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Highlight architectural details, such as these dramatic arched doorways, to establish a sense of flow between rooms.
“I like the contrast between different styles—the ability to mix elements from different époques,” says Barcelona-based architect Georg Kayser, cofounder of the design firm Circular Studio. His varied background is proof of this: he’s worked on projects for companies ranging from W Hotels to flashy fashion line Desigual.
The time warp continues in Kayser’s Gràcia neighborhood apartment, located in a 1920s building with plenty of era-appropriate details still intact. Danish modern furniture mingles with antique vases and vessels; rustic French pieces are juxtaposed against contemporary art. But everywhere—in the mosaic-tile floors and the traditional wall moldings—the memory of the old remains. Here’s how he got the look.
No. 1 Exercise restraint. To tone down the bright sunlight that floods one of his two living rooms during the day, Kayser opted for a masculine color palette that includes muted gray walls and dark furnishings. A glass cocktail table and vacant frames keep the room feeling airy rather than overly moody.
No. 2 Tell a story with vignettes. In the dining room, as in the rest of the apartment, Kayser creates relationships among seemingly disparate items from various eras. Here, a worn French workbench purchased at a local flea market counters a sleek chrome table lamp and elegant glass decanters.
No. 3 Consider shade as much as light. Shadows can dramatically alter the look and feel of a room—it’s why Kayser illuminates branches and dried plants from below. He chose this Asian pendant lamp not only for the glowing circle it leaves on the table, but also for the pattern it projects onto the ceiling.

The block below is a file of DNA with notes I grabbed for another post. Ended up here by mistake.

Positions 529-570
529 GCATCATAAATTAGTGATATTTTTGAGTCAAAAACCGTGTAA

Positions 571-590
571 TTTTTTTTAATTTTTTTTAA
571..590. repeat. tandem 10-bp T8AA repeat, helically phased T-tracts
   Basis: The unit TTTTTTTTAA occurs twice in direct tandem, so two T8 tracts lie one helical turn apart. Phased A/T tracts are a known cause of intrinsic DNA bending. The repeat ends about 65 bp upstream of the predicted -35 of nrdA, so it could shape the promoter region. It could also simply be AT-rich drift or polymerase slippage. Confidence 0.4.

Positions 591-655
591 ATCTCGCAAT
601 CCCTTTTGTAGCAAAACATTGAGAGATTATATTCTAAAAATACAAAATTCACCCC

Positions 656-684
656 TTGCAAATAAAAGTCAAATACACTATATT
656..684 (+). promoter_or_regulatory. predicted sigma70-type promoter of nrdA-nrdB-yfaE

No. 4 Incorporate pieces from all price points. A standard IKEA oven and cabinets are backed by walls of white subway tile and flanked by a whimsical statement table with midcentury chairs. Terrazzo-style tiles make for a low-maintenance flooring option.
No. 5 Establish continuity. Introduce details that call out subtle elements in surprising ways. In his foyer, Kayser painted an avant-garde light fixture he found on the street bright red to correspond to a woman’s dress in a photograph hanging nearby (not pictured).
No. 6 Make room for whimsy. A masculine palette doesn’t have to be so straitlaced. “I like to include ironic items throughout my home,” Kayser says of his cloud-shaped floor lamp, lipstick-tube sculpture, and a work by photographer Jordi Bernadó (a neighbor) in his living room. “They lighten some of the seriousness.”
No. 7 Transform the loo. “I don’t like it when bathrooms look too much like bathrooms,” says Kayser. He removed the telltale tiling beneath the Greek-key trim, layering in books, vases, and various soaps and fragrances to build a comfortable rather than sterile atmosphere.
No. 8 Rethink your headboard. Consider alternate uses for classic design pieces. Here, an oversize mirror with traditional detailing makes for a surprising bed accent. “I’m thinking of painting it yellow so it stands out even more,” says Kayser.
No. 9 Display your passions. Kayser surrounds himself with intimate groupings of paintings, photos, and pieces sourced from his travels. “The mood I want to achieve is comfortable, inviting, and not at all over the top,” he says.
No. 10 Add a little modernity. Many of the second living room’s existing features—gold-painted ceiling moldings, baroque gray wallpaper—already worked well in the space. To provide graphic punch, Kayser incorporated black-and-white artwork and vibrant hits of red.
Written by Jennifer Fernandez | Photographed by Mari Luz Vidal